Over the past decade, multiple series totaling a few thousand patients have demonstrated the medium-term effectiveness of endoscopic interventions in chronic pancreatitis, rivaling the medium-term outcomes from surgery in this disease. ESWL has proven to be indispensable in the management of patients with pancreatic stones. However, well-designed, long-term controlled studies comparing endoscopy to surgery in the management of patients with chronic pancreatitis are lacking. Further outcome and cost efficacy studies are awaited. The inexperienced endoscopist should exercise caution in application of newer pancreatic techniques as they are technically demanding and associated with a small but significant complication rate.

Acknowledgement  Previous section Next section

We greatly appreciate the assistance of Joyce Eggleston in the preparation of this document.

Top of page References  Previous section

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Historical background
The changing world of pancreatic–biliary medicine
  The impact of scanning radiology
  Extending the indications for therapeutic ERCP
  Improvements in surgery
  Patient empowerment
  Current focus
Benefits and risks
  Degree of difficulty and expertise
  Report cards
  Unplanned events
  Clinical success and value
The future
  Imaging of the pancreatico-biliary system
   ERCP vs. PTC
Section I: Preparation for ERCP
  Room set-up and floor plan (Figs 1, 2)
   Position of monitors and endoscopy cart (Fig. 2)
  Essential equipment for ERCP
   Side-viewing duodenoscopes
   Forward-viewing scopes
   Sedatives and analgesics
   Smooth muscle relaxants
   Reversal agents
  Monitoring during conscious sedation
  Contrast agents
   Syringes for aspiration and irrigation
  Organization and storage of accessories (Fig. 4)
  Organization of the worktop (Fig. 5)
  Fluoroscopy for ERCP
   Fluoroscopy units (Fig. 6)
   KV and mA
   Split screen
   Magnified view
   Orientation of fluoroscopic images
   Personnel protection (Fig. 8)
   Other protective gear
   Positioning of the patient
  Radiological interpretation
   Scout film (Fig. 7)
   Contrast studies
   Drainage films
   The pancreatogram
   Normal anatomy
   Pathological changes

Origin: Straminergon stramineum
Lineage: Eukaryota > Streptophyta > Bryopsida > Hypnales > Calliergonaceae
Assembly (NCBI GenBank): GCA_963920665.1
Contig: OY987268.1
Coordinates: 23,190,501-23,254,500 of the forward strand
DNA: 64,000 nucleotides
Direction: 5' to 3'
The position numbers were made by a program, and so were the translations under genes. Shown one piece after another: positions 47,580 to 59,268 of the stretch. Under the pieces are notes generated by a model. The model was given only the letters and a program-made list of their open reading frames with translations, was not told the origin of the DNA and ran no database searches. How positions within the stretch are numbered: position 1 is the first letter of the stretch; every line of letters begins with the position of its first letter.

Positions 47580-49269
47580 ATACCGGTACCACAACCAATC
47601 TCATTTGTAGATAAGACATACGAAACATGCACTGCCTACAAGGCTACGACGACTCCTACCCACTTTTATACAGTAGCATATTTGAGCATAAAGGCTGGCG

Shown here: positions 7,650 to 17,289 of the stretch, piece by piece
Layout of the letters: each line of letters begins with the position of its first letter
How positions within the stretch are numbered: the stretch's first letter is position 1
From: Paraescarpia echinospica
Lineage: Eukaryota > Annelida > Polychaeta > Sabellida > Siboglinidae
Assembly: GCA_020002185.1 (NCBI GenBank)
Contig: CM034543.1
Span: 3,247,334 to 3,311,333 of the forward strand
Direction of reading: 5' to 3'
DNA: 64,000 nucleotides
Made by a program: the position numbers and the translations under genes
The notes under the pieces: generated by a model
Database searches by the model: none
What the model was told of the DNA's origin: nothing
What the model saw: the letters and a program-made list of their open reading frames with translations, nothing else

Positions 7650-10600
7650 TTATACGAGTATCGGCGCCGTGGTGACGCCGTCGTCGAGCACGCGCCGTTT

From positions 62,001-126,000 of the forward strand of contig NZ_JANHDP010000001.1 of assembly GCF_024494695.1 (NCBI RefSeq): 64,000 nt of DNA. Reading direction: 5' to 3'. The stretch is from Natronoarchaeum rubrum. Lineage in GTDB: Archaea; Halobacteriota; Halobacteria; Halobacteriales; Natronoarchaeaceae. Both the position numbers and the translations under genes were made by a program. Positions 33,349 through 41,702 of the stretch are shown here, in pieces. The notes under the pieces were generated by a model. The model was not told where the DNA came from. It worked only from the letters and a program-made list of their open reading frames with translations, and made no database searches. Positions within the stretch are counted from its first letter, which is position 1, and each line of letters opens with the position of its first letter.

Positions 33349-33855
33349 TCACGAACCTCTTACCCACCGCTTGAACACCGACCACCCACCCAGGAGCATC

Congenital anomalies
   The cholangiogram
   Normal anatomy
   Pathological strictures
   Bile duct stones (Fig. 11)
   Underfilling and delayed drainage
Section II: Diagnostic and therapeutic ERCP
  Diagnostic ERCP
   Accessories (Fig. 13)
   Preparation of patient
   Informed consent
  ERCP procedure
   Intubation and examination of the stomach
   Approaching the main papilla
   Cannulation of the papilla
   Ease and success in cannulation
   Minor papilla cannulation
  Complications of diagnostic ERCP
   Respiratory depression and other complications
  Failed cannulation and special situations
   What to do with a difficult intubation
   Failure to insert the duodenoscope
   Lost in the stomach
   Failure to identify the papilla
   Tip of endoscope is too proximal
   Tip of scope is too distal
   Obscured papilla
   What to do if cannulation is difficult
   Abnormal papilla
   Failed common duct cannulation
   Failed pancreatic duct cannulation
   Failed accessory (minor) papilla cannulation
   Failure to obtain get deep CBD cannulation
   Precut sphincterotomy to assist in CBD cannulation
   Needle-knife precut technique
   Selective cannulation of the intrahepatic system (IHBD)
   Cannulation of the papilla in a Billroth II situation(Fig. 17)
  Therapeutic ERCP
   Standard endoscopic sphincterotomy or papillotomy (Fig. 18)
   Preparation of patients
   Laboratory tests
   The sphincterotome (or papillotome)
   Electrosurgical unit
   Adequacy of sphincterotomy
   Wire-guided sphincterotomes
   Periampullary diverticula and sphincterotomy
   Distorted anatomy
   Precut sphincterotomy for impacted stone
   Indications for sphincterotomy and results
   Complications of sphincterotomy
   Post sphincterotomy bleeding
   What to do if the sphincterotomy fails to cut